13 March 2010

Telly-torial goes home

A classic Telegram editorial consists of a summary of an issue concluding with a blinding insight into the completely frigging obvious.

This pattern reflects - as much as anything else -  the historic inability of the editorial board to form a collective opinion on any issue unless there is already such a staggeringly obvious answer staring everyone on the planet in the face that to deny it would be to look like a total idiot.

It also reflects another local media truism, namely that if “we didn’t break, they don’t have to add to it.”  In this instance, as with any other issue of considerable substance tied to an equally considerable controversy – like say anything to do with a certain someone’s unmentionable but potentially medically related travel – there is virtually zero chance the paper would explore any side angles or issues let alone weigh in along the same line.  No sleeping dog dare be disturbed. 

If nothing else that would open the chance that a political storm hovering over another media outlet might also come hover over the Village Mall, and that would apparently be a bad thing no matter what issue or principle might be savaged in the process.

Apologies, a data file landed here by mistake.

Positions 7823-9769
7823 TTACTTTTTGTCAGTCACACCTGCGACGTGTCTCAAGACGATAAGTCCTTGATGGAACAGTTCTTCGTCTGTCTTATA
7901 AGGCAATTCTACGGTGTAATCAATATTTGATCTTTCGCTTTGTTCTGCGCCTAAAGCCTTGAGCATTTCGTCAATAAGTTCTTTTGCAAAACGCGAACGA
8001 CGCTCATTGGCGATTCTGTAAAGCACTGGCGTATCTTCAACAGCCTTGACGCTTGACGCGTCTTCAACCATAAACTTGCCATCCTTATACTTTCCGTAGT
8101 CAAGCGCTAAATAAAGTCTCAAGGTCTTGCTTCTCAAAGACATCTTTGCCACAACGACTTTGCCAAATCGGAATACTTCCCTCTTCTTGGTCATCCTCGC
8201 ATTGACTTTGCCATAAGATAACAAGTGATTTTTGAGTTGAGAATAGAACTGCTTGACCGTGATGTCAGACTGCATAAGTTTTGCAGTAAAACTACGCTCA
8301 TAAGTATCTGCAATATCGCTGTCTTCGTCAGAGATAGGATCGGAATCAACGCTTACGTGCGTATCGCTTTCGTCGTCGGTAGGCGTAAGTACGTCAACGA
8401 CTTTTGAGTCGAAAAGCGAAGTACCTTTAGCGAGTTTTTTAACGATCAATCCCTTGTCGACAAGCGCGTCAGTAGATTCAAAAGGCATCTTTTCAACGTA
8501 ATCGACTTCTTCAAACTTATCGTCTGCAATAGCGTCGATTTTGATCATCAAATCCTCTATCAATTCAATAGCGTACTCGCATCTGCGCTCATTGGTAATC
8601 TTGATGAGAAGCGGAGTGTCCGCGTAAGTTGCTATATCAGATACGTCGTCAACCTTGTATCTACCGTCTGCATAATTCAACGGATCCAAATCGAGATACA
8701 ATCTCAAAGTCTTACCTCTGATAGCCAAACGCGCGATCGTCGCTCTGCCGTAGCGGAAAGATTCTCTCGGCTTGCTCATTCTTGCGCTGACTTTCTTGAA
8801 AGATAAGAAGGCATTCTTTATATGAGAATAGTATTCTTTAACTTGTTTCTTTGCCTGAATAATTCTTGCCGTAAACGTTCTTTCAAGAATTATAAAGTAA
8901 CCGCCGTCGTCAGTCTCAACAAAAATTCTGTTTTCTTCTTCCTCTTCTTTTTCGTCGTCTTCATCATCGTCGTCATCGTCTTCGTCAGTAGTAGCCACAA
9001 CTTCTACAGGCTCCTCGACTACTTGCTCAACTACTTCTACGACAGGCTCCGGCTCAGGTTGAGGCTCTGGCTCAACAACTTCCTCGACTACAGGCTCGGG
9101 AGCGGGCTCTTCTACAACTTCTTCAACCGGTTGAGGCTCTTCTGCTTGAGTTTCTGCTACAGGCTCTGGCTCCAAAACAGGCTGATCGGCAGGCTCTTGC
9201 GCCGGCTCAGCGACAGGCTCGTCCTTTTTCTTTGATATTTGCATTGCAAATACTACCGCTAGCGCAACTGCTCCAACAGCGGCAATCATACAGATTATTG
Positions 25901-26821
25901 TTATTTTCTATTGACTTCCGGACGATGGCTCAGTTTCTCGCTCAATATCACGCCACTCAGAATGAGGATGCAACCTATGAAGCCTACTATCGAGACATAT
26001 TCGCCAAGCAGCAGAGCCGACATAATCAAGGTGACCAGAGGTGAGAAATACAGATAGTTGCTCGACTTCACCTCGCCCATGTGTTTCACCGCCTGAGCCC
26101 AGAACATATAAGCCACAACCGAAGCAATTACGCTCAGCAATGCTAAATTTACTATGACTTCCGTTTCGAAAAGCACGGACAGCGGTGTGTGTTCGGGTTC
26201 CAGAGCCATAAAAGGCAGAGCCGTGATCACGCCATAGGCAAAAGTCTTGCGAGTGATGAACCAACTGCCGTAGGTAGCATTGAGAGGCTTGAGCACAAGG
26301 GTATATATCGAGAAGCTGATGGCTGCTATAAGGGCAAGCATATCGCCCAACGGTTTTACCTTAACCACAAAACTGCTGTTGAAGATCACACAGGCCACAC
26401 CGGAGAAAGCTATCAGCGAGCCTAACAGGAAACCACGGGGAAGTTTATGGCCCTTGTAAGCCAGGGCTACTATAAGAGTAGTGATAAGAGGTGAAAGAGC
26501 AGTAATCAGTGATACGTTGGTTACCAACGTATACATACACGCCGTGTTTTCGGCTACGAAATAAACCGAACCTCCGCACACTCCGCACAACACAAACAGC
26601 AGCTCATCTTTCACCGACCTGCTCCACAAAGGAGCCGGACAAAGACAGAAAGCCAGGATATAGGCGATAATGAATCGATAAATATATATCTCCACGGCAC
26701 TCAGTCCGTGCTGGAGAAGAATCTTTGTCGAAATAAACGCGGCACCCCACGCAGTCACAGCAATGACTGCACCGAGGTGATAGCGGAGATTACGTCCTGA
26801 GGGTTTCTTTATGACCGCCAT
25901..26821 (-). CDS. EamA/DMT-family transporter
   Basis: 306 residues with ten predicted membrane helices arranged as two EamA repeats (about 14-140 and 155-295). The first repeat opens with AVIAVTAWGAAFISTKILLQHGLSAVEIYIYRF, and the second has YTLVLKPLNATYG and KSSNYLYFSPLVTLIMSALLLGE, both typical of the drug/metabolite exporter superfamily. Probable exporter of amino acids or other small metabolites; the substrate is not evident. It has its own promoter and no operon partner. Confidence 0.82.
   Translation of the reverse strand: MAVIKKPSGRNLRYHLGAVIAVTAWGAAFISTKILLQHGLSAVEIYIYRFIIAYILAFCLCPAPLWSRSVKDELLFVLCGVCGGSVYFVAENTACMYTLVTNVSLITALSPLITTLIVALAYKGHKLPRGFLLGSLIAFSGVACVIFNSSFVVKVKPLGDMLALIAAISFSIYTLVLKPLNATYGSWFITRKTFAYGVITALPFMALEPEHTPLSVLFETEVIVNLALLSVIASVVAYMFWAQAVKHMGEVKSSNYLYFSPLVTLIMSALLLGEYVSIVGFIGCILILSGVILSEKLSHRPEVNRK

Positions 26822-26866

That sort of attitude is what makes a politician’s blacklist so effective.

Well that and the fact that if the Telly was ever blackballed – don’t hold your breath for that trigger event to occur in the first place -  they’d cave so fast you’d only know there had been any problem in the first place by the hole in time and space left by the Telly retreat. Speed of light?  They’d be faster.

Notice, to illustrate the point, the Telly history between 1997 and 2000.  Once someone started getting fed, they stopped asking tough questions about things like the Premier’s travel.  But once their source left office and his spoon stopped coming over regularly from the 8th, the intrepid Telly newsroom rediscovered the wonders of access to information.

It was left to mainland media to tell us about The Source’s free-wheeling travel budget.

Plus ca change.


Study-in-contrasts Update:  Meanwhile, the editorial board at the province’s other daily newspaper never seem to have trouble speaking what they see as truth to power.  That’s even more amazing when you consider the editorial board lives in the city that has been the home seat to more premier’s than any other:  Joe, Frank, Clyde, Brian One, and now Danny all represented seats in Corner Brook.

Here’s their take on the same issue that Telly publisher Charlie Stacy  - on behalf of them all - wussed out on.